26. Hi all – was just in NYC and visited the NY Historical Society where by chance, after doing my research, passed a recess that was displaying the ACTUAL surrender document that the US had signed by the Japanese and other countries. It was incredibly impressive to see it, with Gen. MacArthur’s signature along with Nimitz’s and many others.

  27. I was in Tokyo from 1949 until 1953 and was assigned to the AG section in the Dia Ichi Building, Gen McArthur’s headquarters. When the Korean war started I was taken off my regular job in the Mail and Records section and made a messinger to offices within the building. I saw the back of Gen McArthur sometimes when I delivered papers to the War Room. He, along with other officers would be looking at a huge map of Korea. I visited Gen McArthur’s office in the Dia Ichi when I was on a trip to Japan in 1993.

  28. Please change my email address to “”.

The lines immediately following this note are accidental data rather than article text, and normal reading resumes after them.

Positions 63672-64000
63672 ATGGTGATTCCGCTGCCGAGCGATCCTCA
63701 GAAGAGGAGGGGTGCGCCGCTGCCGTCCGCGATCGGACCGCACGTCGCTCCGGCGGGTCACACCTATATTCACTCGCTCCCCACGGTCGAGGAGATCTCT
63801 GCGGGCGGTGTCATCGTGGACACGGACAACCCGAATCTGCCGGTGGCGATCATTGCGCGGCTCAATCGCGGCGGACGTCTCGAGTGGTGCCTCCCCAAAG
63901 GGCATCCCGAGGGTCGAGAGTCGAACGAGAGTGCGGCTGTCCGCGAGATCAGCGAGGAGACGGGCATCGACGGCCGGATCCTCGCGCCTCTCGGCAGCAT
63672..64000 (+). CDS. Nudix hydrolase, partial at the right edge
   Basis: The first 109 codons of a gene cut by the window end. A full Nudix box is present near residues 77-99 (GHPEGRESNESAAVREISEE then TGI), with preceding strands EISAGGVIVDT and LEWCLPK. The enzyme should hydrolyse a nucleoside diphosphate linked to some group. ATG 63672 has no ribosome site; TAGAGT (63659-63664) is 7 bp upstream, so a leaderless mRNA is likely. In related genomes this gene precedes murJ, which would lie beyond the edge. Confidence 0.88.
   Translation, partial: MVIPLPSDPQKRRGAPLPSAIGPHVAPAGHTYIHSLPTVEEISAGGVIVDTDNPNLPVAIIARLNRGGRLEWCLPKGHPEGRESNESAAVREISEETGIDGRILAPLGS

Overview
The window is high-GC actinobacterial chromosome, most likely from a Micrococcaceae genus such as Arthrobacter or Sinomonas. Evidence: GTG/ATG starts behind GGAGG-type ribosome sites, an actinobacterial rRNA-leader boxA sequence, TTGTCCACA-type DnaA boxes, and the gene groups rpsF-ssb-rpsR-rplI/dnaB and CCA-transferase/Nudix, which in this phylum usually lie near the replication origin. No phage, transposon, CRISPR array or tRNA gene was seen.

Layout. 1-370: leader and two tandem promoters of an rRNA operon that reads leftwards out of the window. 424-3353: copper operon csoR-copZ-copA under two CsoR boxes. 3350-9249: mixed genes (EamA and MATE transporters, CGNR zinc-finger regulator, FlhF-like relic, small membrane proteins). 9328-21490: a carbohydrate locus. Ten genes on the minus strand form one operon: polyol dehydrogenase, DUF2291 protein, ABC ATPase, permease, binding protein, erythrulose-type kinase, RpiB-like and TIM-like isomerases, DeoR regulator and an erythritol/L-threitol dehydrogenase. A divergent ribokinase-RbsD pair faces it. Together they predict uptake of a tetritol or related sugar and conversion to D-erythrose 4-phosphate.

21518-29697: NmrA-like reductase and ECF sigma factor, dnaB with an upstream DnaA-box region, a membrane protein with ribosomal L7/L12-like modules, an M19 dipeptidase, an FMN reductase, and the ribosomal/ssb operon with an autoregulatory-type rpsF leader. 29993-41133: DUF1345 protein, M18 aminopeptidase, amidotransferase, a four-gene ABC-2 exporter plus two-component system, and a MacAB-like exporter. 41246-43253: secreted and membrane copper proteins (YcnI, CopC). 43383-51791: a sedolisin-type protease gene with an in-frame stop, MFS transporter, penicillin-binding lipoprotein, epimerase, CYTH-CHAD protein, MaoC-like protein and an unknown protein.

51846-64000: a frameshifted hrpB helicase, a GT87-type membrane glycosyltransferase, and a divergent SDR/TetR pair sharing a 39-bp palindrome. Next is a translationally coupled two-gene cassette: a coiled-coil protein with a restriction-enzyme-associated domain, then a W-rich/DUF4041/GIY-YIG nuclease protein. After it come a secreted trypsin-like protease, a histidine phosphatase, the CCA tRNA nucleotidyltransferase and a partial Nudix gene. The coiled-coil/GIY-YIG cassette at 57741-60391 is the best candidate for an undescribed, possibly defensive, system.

29. Hi Paul, Both my parents were there from 1947-1951. My father, Clifford Callahan worked in Communications as a Staff Sargent, I believe, and my mother, Diane, was a civil servant working in Gen. McArther’s headquarters. I wondered if you recall either one of them? They were in their early thirties at the time and lived in nearby quonset huts. Also, if you know of any resources where I could find out more about the personnel working there during that time period. Thank you!

    • Sorry, Kathleen I didn’t know your parents. I think the only quonset hut housing in Tokyo was Palace Heights around the moat from the Imperial Palace. The PX had a drive-in there where we used to go to get hamburgers and chili. I don’t know of any place where you can contact personnel who was in Tokyo back then.

  30. Just found this site. Surprised at all the contacts and memories. I was in the 71st Signal Bn. from 10/46 thru 3/48. Worked in the Dai Ichi building and lived in the San Shin building a few blocks away.